Stolen shamelessly from the Wall Street Journal:


The Rise and Fall of a Law-School Empire Fueled by Federal Loans

Don Lively’s mission to offer legal education to students rejected elsewhere is coming unraveled

Josh Mitchell

Nov. 24, 2017 12:28 p.m. ET

Don Lively had a plan to bring more blacks and Hispanics into the practice of law.

Mr. Lively, a professor who is white, set out to open a law school that would take minority students even if they had low test scores or did poorly in college. Using retirement savings, a loan from his father and a check from a retired couple who read about him in a local newspaper, he opened Florida Coastal School of Law in 1996 in Jacksonville.

That school and two others he later helped run—Arizona Summit in Phoenix and Charlotte School of Law in North Carolina—became among the fastest-growing law schools in the country. Half of their students were from minority groups. The for-profit schools became part of a business network called the InfiLaw System, backed by Chicago private-equity investors. Enrollment soared from several dozen at Florida Coastal in 1996 to roughly 4,000 at the three schools combined in 2012.

Now, two decades after it all started, Mr. Lively’s mission is in tatters. The Charlotte school closed in August after North Carolina revoked its license. Enrollment in Arizona and Florida is down sharply, and InfiLaw is looking for buyers for both schools. Thousands of InfiLaw students have dropped out, transferred or failed state bar exams and are struggling to pay down a total of more than $1 billion in federal student loans, Education Department and American Bar Association data indicate. Many owe more than $100,000.

“The whole system broke down,” says Mr. Lively, 69 years old, who serves as Arizona Summit’s president and owns less than 1% of InfiLaw. “We weren’t ready to deliver on a scaled basis. We haven’t built up our academic support program to a level that would enable us to deliver those things that we were convinced that we could deliver.”

Federal student loans were central to the venture’s wild growth. Taxpayers could wind up on the hook for large chunks of InfiLaw student debt that never gets paid back, and the student borrowers face years of damaged credit.

Heavy borrowing by students at for-profit schools such as InfiLaw has contributed to a rapid expansion in student debt held by blacks. In the 1990s, black and white students, on average, owed roughly the same shortly after graduation. As of 2012, blacks owed nearly twice as much as whites, on average, four years after graduating from college, according to research by Columbia University economist Judith Scott-Clayton. She attributes the change partly to increasing black enrollment in for-profit graduate schools.

Mr. Lively, a graduate of the University of California, Berkeley, was teaching law at a public university in the early 1990s and had become frustrated, he says, with faculty egos and a lack of innovation at traditional law schools. He believed admissions practices hurt blacks and Hispanics.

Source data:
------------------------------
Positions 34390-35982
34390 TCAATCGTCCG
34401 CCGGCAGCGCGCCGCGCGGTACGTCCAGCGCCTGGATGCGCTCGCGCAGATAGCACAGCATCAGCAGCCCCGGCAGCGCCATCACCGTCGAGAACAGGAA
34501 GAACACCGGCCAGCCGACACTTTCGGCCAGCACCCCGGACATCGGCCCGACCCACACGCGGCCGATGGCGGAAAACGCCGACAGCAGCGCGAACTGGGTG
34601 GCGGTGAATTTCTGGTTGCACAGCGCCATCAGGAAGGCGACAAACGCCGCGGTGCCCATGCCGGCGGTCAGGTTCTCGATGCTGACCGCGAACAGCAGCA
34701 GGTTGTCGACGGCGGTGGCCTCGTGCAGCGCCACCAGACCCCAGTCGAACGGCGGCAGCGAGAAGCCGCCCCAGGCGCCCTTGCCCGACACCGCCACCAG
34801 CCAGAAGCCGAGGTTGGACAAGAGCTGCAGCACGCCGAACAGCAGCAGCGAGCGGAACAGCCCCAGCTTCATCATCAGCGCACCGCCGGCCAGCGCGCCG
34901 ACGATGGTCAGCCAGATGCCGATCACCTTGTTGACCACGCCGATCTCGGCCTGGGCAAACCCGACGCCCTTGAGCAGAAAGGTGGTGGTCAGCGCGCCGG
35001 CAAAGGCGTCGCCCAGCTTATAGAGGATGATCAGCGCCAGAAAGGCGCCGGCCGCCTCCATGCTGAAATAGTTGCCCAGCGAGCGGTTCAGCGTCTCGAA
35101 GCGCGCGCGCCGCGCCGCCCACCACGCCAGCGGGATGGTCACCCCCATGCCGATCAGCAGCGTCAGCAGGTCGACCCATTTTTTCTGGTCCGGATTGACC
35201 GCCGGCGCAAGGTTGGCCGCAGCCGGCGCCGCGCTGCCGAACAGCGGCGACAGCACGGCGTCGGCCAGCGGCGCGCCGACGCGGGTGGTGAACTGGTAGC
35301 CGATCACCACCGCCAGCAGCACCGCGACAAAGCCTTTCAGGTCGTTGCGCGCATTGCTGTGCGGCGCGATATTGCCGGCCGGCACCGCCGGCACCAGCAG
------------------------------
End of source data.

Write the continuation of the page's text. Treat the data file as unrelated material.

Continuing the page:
Law schools rejected tens of thousands of applicants annually based largely on Law School Admission Test, or LSAT, scores. Selectivity helped schools achieve higher rankings but limited opportunities for minorities, who tended to score worse on tests than whites for a range of reasons still hotly debated by academics. Mr. Lively believed those students could succeed if given extra time and resources.

Around the time his plans to start a law school began taking shape, the Justice Department under President Bill Clinton ordered the American Bar Association to stop barring for-profit law schools from receiving accreditation. The bar association also made other changes designed to address what the Justice Department deemed cartellike behavior in higher education. U.S. officials believed competition from private-sector schools could help drive down prices, says James Tierney, a former Justice Department lawyer who helped draft the order.

In the mid-1990s, Mr. Lively met Bernie and Rita Turner, a retired couple in their 70s who had started Walden University, now owned by for-profit Laureate Education Inc. The couple liked his social mission. “What do you do with this mass of people that don’t have the breaks that the more affluent have?” asks Mr. Turner. He and his wife invested 40% of the roughly $1.4 million Mr. Lively used to start Florida Coastal.

Florida Coastal had mixed results at first but eventually put up impressive numbers. In July 2009, 83% of its first-time test takers passed the Florida state bar exam, which had an overall pass rate of 80%. Mr. Lively attributed the success to small class sizes and an academic support team that helped students individually.

By the early 2000s, however, his school needed money for capital improvements, Mr. Lively says. Its building was in disrepair, the parking lot frequently flooded and he needed to pay professors more to retain them.

Mr. Lively turned to Wall Street. He was impressed, he says, with the social mission of Chicago private-equity firm Sterling Partners and its experience in other education ventures, including Sylvan Learning Systems, a tutoring and test-preparation service.

Sterling, which today has about $4 billion in assets under management, saw a business opportunity, says one former investor of InfiLaw. There was “surplus demand” for legal education, he says. About 100,000 people were applying to law schools every year, but only about half were accepted, American Bar Association data show.

Florida Coastal law school was sold to Sterling in 2004. A news report at the time said the price was $15 million. Mr. Lively says he received about $1.2 million and the rest went to the Turners, several other investors and key employees.

Mr. Lively had wanted to expand Florida Coastal, but Sterling was thinking bigger, he says. It wanted to open law schools in other markets. If the business model worked in Jacksonville, why not replicate it nationally? Sterling identified markets without enough law schools, including Phoenix and Charlotte, Mr. Lively says.

InfiLaw was created as a holding company to own the schools. The new company lined up more investors, including Harvard University’s endowment fund, according to a former owner of Charleston School of Law in South Carolina who later participated in buyout negotiations with InfiLaw. A spokesman for Harvard Management Co. said it doesn’t comment on its investments.

In 2006, the year Charlotte opened, Congress approved a loan program known as Grad Plus. It allowed graduate students to borrow unlimited sums to cover tuition and living costs. Previously they were limited to $18,500 a year.

No higher-education sector used Grad Plus as much as law, Education Department data show. InfiLaw students eventually piled up more than $700 million in Grad Plus debt, and another $300 million from older loan programs, Education Department data show. InfiLaw says tuition represents about two-thirds of the annual cost of attending its schools full time, and living expenses are a third. Annual tuition is about $45,400 at Arizona Summit and $46,000 at Florida Coastal, roughly in line with the national average for private law schools.